The 2016 Oticon Focus on People Awards celebrates 12 remarkable individuals whose courage, vision and commitment are helping to change the perception of what it means to have a hearing loss. The first place winners in four categories were recognized at a special awards ceremony held at the Oticon Inc US headquarters in Somerset, New Jersey on September 27, 2016. More than 100 hearing care professionals from across the US attended the event.
The individuals honored this year are a diverse group. They range from a gifted musician who opens her music school to students of all abilities and walks of life, including students with cerebral palsy, Asperger’s syndrome and hearing loss, to a young girl from East LA who has helped others to see “different” as beautiful and inspiring. Each award winner is a role model, helping to create awareness and change attitudes that can open doors of opportunity for all people with hearing loss.
Created by Oticon Inc in 1997, the national Focus on People awards program recognizes extraordinary people who demonstrate that hearing loss does not limit a person’s ability to live a full, productive, and even inspiring life. People from across the US cast thousands of votes to help determine the first, second and third place award winners in the Student, Practitioner, Advocacy, and Adult categories.
“Our 2016 Oticon Focus on People Award winners have demonstrated an unwavering determination to transform their special circumstances into lives that make a positive difference for many,” said Sheena Oliver, vice president of marketing for Oticon Inc. “Each has a unique story and has made a unique contribution to changing negative perceptions of hearing loss. We are both humbled by their accomplishments and inspired by their ability to make a meaningful difference for people with hearing loss.”
This 2016 First Place ‘Focus on People’ Winners are:
Student Category – When other students told Jacqueline Guzman of East Los Angeles that her hearing aids made her “different,” she was determined to prove that experiencing “different” people and things could open a world of possibilities. This daughter of Mexican immigrants became an active volunteer in community service projects and emerged as a leader at school and a mentor to struggling students. This fall, she entered the University of California, San Diego, one of the first in her family to attend college.
Adult Category – Anne Rosato, owner of Chosen Chord Music School in Palm Harbor, Florida, was diagnosed with hearing loss at age 4. She dreamed of pursuing a career in music. When her professors discouraged her because of her hearing loss, she found her voice in music education. Today, her music school embraces a diverse group of students and no one with a love of music is ever discouraged or turned away.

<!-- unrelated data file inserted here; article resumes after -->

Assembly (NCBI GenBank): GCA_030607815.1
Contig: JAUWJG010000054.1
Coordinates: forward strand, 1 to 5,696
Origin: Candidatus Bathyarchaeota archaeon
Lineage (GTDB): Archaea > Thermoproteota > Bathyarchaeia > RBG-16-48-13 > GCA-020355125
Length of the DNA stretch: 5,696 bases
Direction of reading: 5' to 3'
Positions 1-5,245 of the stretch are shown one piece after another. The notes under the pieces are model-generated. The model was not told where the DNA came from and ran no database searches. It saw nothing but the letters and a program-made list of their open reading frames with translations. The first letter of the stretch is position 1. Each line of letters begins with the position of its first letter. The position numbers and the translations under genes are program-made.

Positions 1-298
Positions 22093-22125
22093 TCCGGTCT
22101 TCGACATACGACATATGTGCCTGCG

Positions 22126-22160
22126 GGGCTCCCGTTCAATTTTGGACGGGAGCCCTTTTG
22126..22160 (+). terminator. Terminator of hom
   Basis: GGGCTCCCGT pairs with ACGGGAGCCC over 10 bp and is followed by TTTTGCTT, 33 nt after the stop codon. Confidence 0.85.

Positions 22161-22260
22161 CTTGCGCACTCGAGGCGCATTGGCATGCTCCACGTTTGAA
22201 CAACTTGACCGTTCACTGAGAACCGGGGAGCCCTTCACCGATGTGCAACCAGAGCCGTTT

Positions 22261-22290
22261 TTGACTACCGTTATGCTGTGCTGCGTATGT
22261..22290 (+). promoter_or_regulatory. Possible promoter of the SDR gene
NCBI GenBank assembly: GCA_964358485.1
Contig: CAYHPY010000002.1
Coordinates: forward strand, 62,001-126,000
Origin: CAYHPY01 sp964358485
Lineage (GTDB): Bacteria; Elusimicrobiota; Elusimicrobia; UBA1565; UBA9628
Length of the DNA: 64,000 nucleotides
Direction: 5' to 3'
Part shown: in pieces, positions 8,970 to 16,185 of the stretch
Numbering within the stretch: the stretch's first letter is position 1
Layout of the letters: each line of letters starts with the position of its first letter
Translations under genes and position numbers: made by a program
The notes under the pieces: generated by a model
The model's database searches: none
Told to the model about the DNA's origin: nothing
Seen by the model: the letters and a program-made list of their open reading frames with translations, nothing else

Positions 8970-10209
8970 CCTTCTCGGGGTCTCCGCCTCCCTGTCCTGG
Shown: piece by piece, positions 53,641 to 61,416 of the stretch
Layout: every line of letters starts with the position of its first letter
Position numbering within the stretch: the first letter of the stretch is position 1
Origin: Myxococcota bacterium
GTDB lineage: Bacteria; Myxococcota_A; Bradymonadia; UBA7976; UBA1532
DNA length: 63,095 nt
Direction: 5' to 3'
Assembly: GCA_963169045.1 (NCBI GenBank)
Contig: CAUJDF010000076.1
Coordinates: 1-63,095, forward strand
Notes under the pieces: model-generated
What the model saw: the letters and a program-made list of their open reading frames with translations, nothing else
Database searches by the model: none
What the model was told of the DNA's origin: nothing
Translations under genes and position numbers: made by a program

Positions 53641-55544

Practitioner Category – Catherine Clark, AuD of Rochester, New York actively promotes and serves as a positive role model for diversity, pluralism and inclusion. She established the Cochlear Implant program at the National Technical Institute for the Deaf that is accessible to more than 430 students. An active volunteer for community programs, she was recently honored by Visions Global Empowerment for her service trips to Ethiopia where she provides audiological services and hearing aids.
Advocacy Category – Elizabeth Booth of Sun Lakes, Arizona is a retired reading specialist who still volunteers full time to educate and inspire. She is the co-leader of two Hearing Loss Association of America chapters and serves on the Hard of Hearing Task Force for the Arizona Commission for the Deaf and Hard of Hearing. Booth, who wears a cochlear implant and hearing aids, is a mentor for cochlear implant patients and a frequent volunteer for research studies at Arizona State University.
Outstanding Achievement – This year, Oticon presented a special achievement award to Emma Conn of Nashville. Sixteen-year-old Emma uses her hearing loss to fuel her determination to excel at school, in her community service endeavors and most recently, in the public eye. As Miss Junior Teen Tennessee and 2nd runner-up for the national title, she chose “Hearing Matters” as her platform. Through her advocacy platform and numerous community service initiatives, Emma aims to help other students with hearing loss receive the accommodations they need to succeed in school.
In addition to a $1,000 prize, first place winners received a $1,000 donation from Oticon Inc to the non-profit organization of their choice. First place winners in the Adult, Student and Advocacy categories also received a pair of advanced technology Oticon hearing aids.
There are eight second and third place winners in the program’s four categories:
Student: 2nd Place – Alex Mussomeli (Westport, CT); 3rd Place – Ian Lilienthal (Bourbonnais, IL)
Adult: 2nd Place – William Rodman Shankle, MD (Newport Beach, CA); 3rd Place – Kerry Thompson (Malden, MA)
Practitioner: 2nd Place – Nimet Adam, AuD (Delray Beach, FL); 3rd Place – Thomas Goldman, PhD (Cincinnati, OH)
Advocacy: 2nd Place – Stephen Frazier (Albuquerque, NM); 3rd Place – Daniel Carione (Massapequa, NY)
To read the stories of all 12 of the 2016 Oticon Focus on People Awards winners, visit the Oticon Focus on People website.
Image credits: Oticon